Asked whether Omicron could infect more people but make fewer people sick, Professor Spector told BBC Breakfast: ‘If early reports pan out – we don’t absolutely know this, we’ve got hardly any data in this country where we have high rates of vaccination – but if we assume that it is not more severe and possibly milder than Delta, but it’s much more transmissible…

‘So it means that perhaps twice as many people are going to pass it on from when someone gets it in a crowd. That’s going to be good news for the individual because we have less cases going to hospital, and partly this is due to our high vaccination rates.

‘But it’s also means that eventually you will get more deaths and problems because nearly everyone is infected or re-infected.

‘And so, this this means that for the country as a whole, it could be worse news but better for the individual. So it’s absolutely no reason for complacency.’

There has been a meteoric rise in Covid infections in South Africa in the fortnight since it alerted the world to Omicron’s existence on November 24.

Professor Spector, who runs the Covid ZOE symptom study, said that in around 10 days’ time the UK could have more cases of Omicron than some countries it had put on the travel red list.

He added: ‘The official estimates are about 350-odd Omicron cases, and because the current testing is missing a lot of those, it’s probably at least 1,000 to 2,000 I would guess at the moment.

Health Secretary Sajid Javid (left) warned the variant is now spreading domestically in multiple regions, with the official count now standing at 437 although none of those infected with it have been hospitalised. Deputy Prime Minister Dominic Raab (right) yesterday claimed that ministers were not looking to bring in tougher Christmas curbs, working from home or vaccine passports, despite the sharp uptick in Omicron. Both ministers are pictured arriving in Downing Street this morning ahead of the government’s weekly Cabinet meeting

Mr Raab was more definitive than Boris Johnson (pictured running his dog Dilyn, a two-year-old Jack Russell-cross, in Westminster this morning) who yesterday refused to rule out tightening restrictions over the festive period, merely insisting that Christmas will be ‘better’ than last year

South Africa’s cases have skyrocketed since Omicron was first discovered. Last month, the country recorded 358 daily cases, compared to the 6,381 registered yesterday. The daily figure is the lowest since Tuesday, but is due to low testing rates over the weekend, with just 24,159 people swabbed yesterday. The positivity rate — the proportion of all tests conducted that are confirmed Covid cases — rose to a record 26.4 per cent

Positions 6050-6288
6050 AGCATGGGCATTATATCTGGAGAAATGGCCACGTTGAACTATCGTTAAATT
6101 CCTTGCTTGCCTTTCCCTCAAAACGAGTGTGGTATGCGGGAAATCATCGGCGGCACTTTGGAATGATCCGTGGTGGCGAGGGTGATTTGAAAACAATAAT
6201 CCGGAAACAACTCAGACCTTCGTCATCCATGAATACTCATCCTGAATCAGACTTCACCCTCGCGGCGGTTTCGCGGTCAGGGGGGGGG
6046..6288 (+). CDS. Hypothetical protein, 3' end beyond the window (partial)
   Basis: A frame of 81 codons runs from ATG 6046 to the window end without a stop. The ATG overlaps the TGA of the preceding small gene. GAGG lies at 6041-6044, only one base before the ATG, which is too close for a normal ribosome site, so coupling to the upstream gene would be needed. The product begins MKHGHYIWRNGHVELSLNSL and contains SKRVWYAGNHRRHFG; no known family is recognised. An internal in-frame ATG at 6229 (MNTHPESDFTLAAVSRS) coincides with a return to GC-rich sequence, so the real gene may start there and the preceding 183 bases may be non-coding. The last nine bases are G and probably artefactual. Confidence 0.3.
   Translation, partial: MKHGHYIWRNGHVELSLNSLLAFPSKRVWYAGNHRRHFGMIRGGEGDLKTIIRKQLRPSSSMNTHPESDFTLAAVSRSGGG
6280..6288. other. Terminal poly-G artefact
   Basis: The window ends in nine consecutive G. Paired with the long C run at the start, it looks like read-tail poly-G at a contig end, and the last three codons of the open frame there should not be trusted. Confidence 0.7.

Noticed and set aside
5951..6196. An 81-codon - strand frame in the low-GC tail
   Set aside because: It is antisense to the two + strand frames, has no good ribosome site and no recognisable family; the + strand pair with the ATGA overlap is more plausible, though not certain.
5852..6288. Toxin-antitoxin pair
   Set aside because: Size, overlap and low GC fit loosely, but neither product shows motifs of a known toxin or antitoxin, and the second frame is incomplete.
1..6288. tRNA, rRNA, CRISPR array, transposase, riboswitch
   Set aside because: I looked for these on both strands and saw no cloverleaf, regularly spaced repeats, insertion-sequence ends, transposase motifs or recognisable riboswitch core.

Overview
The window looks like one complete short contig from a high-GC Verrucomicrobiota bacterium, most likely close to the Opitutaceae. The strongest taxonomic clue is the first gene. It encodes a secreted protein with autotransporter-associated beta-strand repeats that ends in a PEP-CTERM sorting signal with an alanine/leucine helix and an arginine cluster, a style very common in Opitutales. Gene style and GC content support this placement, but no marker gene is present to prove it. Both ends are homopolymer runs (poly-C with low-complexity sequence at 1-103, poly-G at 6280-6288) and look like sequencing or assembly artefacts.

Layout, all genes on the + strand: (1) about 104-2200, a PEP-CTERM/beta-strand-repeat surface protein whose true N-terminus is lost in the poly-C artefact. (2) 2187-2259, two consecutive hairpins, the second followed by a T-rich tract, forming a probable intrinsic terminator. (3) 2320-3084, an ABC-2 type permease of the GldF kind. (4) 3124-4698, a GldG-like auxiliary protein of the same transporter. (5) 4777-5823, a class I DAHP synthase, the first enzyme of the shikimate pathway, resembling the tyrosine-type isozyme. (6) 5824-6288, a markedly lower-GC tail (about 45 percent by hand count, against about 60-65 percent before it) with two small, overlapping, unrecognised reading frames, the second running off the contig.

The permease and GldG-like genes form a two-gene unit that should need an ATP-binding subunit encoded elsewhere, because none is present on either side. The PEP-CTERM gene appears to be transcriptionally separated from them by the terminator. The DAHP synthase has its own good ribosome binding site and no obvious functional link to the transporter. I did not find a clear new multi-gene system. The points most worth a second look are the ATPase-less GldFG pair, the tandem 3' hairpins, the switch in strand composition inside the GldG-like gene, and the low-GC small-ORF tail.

Some 175 South Africans were hospitalised with the virus, up 121.5 per cent on the 79 people admitted to hospital last Monday. The number of patients in hospital with the virus is at 3,517, up 51.1 per cent in a week. Pictured: graph shows weekly Covid hospitalisations

All 120 partygoers who caught Omicron super-strain at Norwegian Xmas work night out have MILD symptoms

None of the 100-plus partygoers who caught Omicron at a Norwegian Christmas party believed to be the world’s biggest coronavirus super-spreader event have fallen seriously unwell.

Doctors involved in tracing the outbreak say the infected are so far only suffering very mild symptoms like fevers, coughs, headaches and tiredness following the festive do on November 26.

Some 120 people who attended the Louise Restaurant and Bar in Oslo have tested positive for Covid, all of which are suspected to be Omicron but only 13 have been confirmed in a lab.

Seventy of the infected were employees of solar power company Scatec, who were celebrating their Christmas work night out, while the remaining 50 were other guests at the restaurant. The party was held in a closed room but guests reportedly mingled with other people in the restaurant after 10:30pm, when it turned into a nightclub.

‘Patient zero’ is thought to be a Scatec staffer who had recently returned from the company’s head office in Cape Town, where the variant is already dominant nationally. They tested positive the day after the party. At least one other employee had also recently returned from a trip to South Africa.

The Oslo outbreak made international headlines and was the first warning sign to Europe that the highly-evolved variant was viciously virulent and could outpace Delta on the continent.

But Dr Tine Ravlo, a public health expert in the Norwegian capital involved in tracking the outbreak, said that so far ‘none have become severely ill and none of them have been treated in hospital’.

The development lends weight to the theory that Omicron might be weaker than past variants, and is consistent with reports from doctors in ground zero of the outbreak in South Africa.